With regard to freezing small versus large volumes, I haven't tested that but the large volumes did "well enough" for the application you are interested in. If I was publishing a paper on this I would have to do it more carefully and better controlled but since we are looking for "useful" outcomes, I think we know enough. That said, I would be happy to know the answer.

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Old 01-20-2012, 03:58 PM   #105
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I've been trying to search for the question I have, but can't find the answer. Is there any advantage to having both the glycerine frozen yeast as well as some slants in the fridge, or should I just stick with one or the other?
Tom

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Old 01-20-2012, 07:06 PM   #106
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I've been trying to search for the question I have, but can't find the answer. Is there any advantage to having both the glycerine frozen yeast as well as some slants in the fridge, or should I just stick with one or the other?
Tom
Well, that kind of depends on your situation and how often you want to reculture. You don't have to freeze yeast to maintain it long term. You can use slants or agar plates as well. If you plan to work only from your own stock and stop buying yeast altogether, then you should do a streak plate to isolate a pure culture before making a new slant. You can maintain a yeast strain indefinitely this way. The draw back is that the yeast will lose viability more quickly storing at fridge temps and you will have to reculture more often. At the same time, freezing some vials for yeast banking purposes would also be a good idea in case your yeast mutates on you or you somehow lose your unfrozen cultures. If you're not planning on long term maintenance and are still going to buy yeast once in a while, then I would stick with freezing. This way you can grow up what you need from a fresh sample and put it strait into long term storage.
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Old 01-20-2012, 08:57 PM   #107
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A few comments. First off very cool thread! I have some vials at work I was just going to throw away. Quick stop at the store tonight to pickup some glycerine and I'll be in business. I hope to freeze some of the Munich Lager yeast I have going, and will also freeze some of the Chimay I have in a starter (if it takes off). My wife was starting to complain about all of the yeast jars in the fridge, so this should help!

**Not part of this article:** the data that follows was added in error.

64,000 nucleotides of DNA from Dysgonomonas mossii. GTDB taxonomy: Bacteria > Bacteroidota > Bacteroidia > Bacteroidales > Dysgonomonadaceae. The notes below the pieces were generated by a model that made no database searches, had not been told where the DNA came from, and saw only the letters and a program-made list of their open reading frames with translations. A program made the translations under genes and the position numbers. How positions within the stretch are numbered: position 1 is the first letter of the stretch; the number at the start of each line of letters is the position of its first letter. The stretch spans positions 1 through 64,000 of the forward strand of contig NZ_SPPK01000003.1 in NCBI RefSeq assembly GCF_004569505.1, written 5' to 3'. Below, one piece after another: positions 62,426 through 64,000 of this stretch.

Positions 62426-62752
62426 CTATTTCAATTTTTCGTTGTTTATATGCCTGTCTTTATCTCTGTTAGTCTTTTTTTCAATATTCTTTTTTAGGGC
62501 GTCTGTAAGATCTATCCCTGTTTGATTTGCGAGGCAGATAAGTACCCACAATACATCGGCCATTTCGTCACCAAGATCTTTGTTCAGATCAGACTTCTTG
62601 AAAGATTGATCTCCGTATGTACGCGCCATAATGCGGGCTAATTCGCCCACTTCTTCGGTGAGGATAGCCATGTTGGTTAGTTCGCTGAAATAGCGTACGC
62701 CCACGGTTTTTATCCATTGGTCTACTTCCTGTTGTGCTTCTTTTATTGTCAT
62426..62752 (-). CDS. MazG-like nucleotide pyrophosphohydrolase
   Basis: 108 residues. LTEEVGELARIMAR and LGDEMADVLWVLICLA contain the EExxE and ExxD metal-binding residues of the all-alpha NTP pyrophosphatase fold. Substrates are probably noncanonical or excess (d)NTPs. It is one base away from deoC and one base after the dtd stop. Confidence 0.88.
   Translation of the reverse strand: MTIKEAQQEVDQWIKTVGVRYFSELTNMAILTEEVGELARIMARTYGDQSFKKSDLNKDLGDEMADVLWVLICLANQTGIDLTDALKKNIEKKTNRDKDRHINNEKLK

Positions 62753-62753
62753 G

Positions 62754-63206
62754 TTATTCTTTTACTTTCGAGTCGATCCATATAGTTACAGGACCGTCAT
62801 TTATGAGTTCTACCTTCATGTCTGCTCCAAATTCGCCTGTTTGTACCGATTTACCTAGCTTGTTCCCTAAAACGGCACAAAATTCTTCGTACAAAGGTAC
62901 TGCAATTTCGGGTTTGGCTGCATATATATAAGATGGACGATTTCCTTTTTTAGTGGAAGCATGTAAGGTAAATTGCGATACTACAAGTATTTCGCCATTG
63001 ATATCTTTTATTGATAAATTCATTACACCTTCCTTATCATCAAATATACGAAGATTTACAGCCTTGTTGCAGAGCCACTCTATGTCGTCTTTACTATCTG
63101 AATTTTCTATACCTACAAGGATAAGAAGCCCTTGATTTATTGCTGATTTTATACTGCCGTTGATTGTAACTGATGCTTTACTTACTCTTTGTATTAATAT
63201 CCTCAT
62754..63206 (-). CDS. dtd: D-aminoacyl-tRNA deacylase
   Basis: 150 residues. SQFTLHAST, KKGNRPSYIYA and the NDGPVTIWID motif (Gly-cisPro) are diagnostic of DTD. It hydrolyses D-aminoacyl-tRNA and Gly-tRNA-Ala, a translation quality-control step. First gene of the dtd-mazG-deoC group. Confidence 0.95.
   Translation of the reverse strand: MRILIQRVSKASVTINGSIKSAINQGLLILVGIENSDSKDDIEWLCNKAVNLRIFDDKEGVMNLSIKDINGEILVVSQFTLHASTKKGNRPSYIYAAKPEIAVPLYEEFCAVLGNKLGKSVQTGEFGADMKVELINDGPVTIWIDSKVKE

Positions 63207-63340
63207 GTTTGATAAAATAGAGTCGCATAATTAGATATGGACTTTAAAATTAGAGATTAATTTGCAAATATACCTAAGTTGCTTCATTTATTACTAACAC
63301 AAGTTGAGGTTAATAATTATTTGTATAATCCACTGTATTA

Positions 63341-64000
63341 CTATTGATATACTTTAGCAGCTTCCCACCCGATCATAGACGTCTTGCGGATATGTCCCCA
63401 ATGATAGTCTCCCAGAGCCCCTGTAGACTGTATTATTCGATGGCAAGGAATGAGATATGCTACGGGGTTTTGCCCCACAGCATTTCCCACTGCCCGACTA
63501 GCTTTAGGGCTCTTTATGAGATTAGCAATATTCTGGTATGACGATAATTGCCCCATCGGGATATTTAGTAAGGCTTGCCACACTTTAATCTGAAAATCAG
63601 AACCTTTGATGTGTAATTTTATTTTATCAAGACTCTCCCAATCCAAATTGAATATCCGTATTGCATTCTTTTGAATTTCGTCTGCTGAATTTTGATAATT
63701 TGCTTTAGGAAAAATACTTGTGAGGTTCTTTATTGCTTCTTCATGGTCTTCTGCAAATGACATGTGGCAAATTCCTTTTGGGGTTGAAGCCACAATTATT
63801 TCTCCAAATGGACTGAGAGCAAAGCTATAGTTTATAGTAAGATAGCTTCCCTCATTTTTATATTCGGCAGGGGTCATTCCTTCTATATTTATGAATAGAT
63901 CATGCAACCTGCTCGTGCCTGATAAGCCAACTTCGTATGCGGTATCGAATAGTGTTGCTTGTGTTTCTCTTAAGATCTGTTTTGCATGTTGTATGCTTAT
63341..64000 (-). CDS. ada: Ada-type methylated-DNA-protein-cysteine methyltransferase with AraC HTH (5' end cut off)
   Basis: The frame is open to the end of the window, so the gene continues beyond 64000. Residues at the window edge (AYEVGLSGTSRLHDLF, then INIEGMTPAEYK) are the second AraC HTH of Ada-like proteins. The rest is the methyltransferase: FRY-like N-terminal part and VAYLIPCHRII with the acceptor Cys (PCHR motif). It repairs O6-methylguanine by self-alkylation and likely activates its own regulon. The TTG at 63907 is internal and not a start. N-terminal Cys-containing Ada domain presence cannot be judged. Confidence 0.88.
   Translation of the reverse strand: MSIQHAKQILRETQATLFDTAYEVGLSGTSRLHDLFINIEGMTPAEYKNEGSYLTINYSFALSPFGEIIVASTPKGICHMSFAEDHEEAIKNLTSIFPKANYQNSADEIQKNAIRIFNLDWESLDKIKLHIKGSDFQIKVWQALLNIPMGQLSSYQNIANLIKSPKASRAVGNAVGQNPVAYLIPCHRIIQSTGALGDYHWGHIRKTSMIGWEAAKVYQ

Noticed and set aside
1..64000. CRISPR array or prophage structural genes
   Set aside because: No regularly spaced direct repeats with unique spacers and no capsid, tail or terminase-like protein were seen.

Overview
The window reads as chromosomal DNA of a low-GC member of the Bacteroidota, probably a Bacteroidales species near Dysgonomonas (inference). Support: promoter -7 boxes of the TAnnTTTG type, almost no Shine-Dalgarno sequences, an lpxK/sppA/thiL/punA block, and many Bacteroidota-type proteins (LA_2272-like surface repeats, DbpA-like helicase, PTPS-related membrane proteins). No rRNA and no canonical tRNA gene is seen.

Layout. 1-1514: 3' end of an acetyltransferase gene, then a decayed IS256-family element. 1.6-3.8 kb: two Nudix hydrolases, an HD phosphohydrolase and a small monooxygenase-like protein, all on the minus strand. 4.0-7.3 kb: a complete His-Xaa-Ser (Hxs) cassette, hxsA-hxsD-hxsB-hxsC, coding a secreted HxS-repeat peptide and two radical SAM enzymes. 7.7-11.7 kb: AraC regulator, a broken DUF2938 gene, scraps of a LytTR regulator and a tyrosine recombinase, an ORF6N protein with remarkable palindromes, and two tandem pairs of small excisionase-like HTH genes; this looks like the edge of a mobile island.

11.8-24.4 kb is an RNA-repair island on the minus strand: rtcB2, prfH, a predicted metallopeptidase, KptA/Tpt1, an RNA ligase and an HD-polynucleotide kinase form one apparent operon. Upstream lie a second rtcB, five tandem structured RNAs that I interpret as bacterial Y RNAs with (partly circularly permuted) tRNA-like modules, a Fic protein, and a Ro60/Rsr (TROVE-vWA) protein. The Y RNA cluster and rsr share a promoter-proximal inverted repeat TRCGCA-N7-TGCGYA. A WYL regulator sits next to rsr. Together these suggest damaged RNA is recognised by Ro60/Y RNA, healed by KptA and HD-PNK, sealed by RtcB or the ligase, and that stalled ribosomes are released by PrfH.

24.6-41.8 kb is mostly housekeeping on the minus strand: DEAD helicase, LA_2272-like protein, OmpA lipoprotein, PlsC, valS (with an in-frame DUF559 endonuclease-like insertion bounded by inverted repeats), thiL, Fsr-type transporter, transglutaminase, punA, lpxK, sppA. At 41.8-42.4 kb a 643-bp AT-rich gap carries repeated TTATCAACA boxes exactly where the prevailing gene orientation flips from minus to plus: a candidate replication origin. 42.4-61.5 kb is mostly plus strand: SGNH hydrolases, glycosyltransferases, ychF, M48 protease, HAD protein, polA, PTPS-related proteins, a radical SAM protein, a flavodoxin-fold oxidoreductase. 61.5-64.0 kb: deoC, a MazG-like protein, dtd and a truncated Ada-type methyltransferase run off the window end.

Second, nice avatar BBL_Brewer. And lastly, nice quote you have there. I got problems.

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Old 01-20-2012, 10:01 PM   #108
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A few comments. First off very cool thread! I have some vials at work I was just going to throw away. Quick stop at the store tonight to pickup some glycerine and I'll be in business. I hope to freeze some of the Munich Lager yeast I have going, and will also freeze some of the Chimay I have in a starter (if it takes off). My wife was starting to complain about all of the yeast jars in the fridge, so this should help!
Now she'll be complaining about all the jars in the freezer

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Second, nice avatar BBL_Brewer
Thanks

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And lastly, nice quote you have there. I got problems.
I'm right there with ya man
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Old 01-28-2012, 07:04 PM   #109
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Love the thread.

I've been farming for a little over two years. I'm glad to see some guys that know what they are doing generating some metrics on this. I've spent some time changing my variables around like you guys (slurry%, glycerin%, temps) and also have to mention a variable that I have encountered as well. As much as I hate to admit it, some yeast just don't freeze well. I've had issues with several strains, but on the other had have strains that I am still using from an initial freeze 2 years ago. Go figure.

Do love the thread, though. Just be prepared guys. Every other week or so, I get somebody from the brew club asking if I have some Wyeast/Whitelabs <<insert random strain here>>. But on the plus side, I haven't paid for yeast (with the exception of adding to the Zoo) in almost 18 months!

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Old 01-28-2012, 07:16 PM   #110
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As much as I hate to admit it, some yeast just don't freeze well. I've had issues with several strains, but on the other had have strains that I am still using from an initial freeze 2 years ago. Go figure.
If you think you can make that claim and not name names, think again.

Would you mind elaborating, perhaps making an ordered list?